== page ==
Vulnerability and adaptation
Vulnerability is strongly determined by poverty and marginalization. Mountain communities in the HKH generally suffer increased rates of poverty and are often marginalized from political influence and economic opportunities. Mountain communities are not homogenous, and vulnerability and adaptive capacity differ among various segments of the population.
Women, children, elderly, and marginalized social groups are particularly vulnerable. Supporting adaptation at the community level has to take into account these differential vulnerabilities and leverage existing adaptive capacity. Adaptation is not a new strategy for mountain people but it is not clear whether existing autonomous adaptation practices will be sufficient to withstand the magnitude of future change. Adaptation is highly context-specific and the impacts of climate variability compound with other environmental, socioeconomic, and demographic drivers. Additionally, fostering adaptation calls for a better understanding of existing autonomous adaptation strategies at the community level and identifying the conducive elements of policy frameworks and conditions to foster them. A major focus of this component therefore lies in the generation of actionable knowledge to inform policies in support of community adaptation.
Autonomous adaptation patterns and strategies at individual, household, community, and regional levels relating to the improvement of livelihoods, management of natural resources and reduction of risk are analysed, documented, and validated; linkages between autonomous adaptation and the current policy setup for planned adaptation are analysed and evidence-based knowledge is created and disseminated for establishing conducive policy frameworks.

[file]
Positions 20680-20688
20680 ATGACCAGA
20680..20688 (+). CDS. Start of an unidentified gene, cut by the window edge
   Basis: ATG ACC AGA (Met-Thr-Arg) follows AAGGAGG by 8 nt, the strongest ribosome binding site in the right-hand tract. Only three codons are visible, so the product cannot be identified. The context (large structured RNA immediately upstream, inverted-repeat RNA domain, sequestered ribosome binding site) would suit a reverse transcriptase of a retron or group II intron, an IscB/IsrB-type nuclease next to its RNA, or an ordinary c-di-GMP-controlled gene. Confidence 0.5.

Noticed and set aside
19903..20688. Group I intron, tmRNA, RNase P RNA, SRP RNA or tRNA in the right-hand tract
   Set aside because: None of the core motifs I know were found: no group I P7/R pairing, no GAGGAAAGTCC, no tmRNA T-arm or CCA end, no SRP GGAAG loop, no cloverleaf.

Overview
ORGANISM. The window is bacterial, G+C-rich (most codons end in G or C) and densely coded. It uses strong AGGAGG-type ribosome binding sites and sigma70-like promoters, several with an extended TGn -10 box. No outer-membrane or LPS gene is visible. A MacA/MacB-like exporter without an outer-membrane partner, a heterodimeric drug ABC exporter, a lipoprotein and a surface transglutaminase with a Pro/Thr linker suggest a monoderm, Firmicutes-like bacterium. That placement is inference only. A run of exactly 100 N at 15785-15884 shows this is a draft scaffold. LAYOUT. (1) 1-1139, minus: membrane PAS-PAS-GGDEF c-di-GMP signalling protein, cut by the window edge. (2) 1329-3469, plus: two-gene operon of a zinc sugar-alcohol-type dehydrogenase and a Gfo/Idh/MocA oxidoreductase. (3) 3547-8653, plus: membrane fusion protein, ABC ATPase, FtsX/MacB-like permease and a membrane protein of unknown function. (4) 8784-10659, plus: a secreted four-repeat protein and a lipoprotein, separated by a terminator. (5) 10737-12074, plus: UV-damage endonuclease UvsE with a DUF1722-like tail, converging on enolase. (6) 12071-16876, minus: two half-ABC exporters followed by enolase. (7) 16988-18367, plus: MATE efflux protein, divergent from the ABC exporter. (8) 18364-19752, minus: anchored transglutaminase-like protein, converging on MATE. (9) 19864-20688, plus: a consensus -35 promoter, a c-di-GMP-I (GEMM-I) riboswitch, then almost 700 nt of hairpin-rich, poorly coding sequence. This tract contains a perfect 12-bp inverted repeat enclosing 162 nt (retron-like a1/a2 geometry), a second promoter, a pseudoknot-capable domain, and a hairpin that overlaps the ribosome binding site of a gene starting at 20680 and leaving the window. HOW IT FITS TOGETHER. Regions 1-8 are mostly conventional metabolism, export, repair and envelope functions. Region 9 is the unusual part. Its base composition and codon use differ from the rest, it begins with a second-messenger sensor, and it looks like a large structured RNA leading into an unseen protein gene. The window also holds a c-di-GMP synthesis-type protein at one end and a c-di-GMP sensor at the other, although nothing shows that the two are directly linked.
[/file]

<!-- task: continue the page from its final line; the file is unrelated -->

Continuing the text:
Assessing the adaptive capacity of mountain communities and the policy frameworks conditioning adaptation at the community level; assessing the current and future vulnerability of existing and proposed livelihood systems; generating knowledge on key drivers that determine differential vulnerability and adaptive capacity and changes over time1; identifying relevant policy areas and barriers (access to information, policies, institutions, and knowledge); disseminating knowledge outreach at different scales and influencing policies through policy recommendations; fostering exchange between communities in the HKH; when necessary and appropriate, enhancing capacity of the operational partners and other project actors.
Assess vulnerability and capacity across the region to establish a baseline; review current and future national adaptation strategies and their relevance to community level; assess and validate current and promising adaptation practices at the community level through action research and pilots; conduct policy analysis and impact analysis of selected policy changes; disseminate information and policy relevant knowledge.
Synthesis studies on environmental and non-environmental drivers of vulnerability, key determinants of vulnerability, and adaptive capacity; identification of the most vulnerable communities and groups across the study area; characterization of barriers related to access to information, policies, institutions and knowledge; analysis of policy and framework conditions to support mountain communities adaptation; identification of promising adaptation strategies and practices after assessment and validation; operational partners and other partners as well as communities trained to foster adaptation to climate and socioeconomic changes.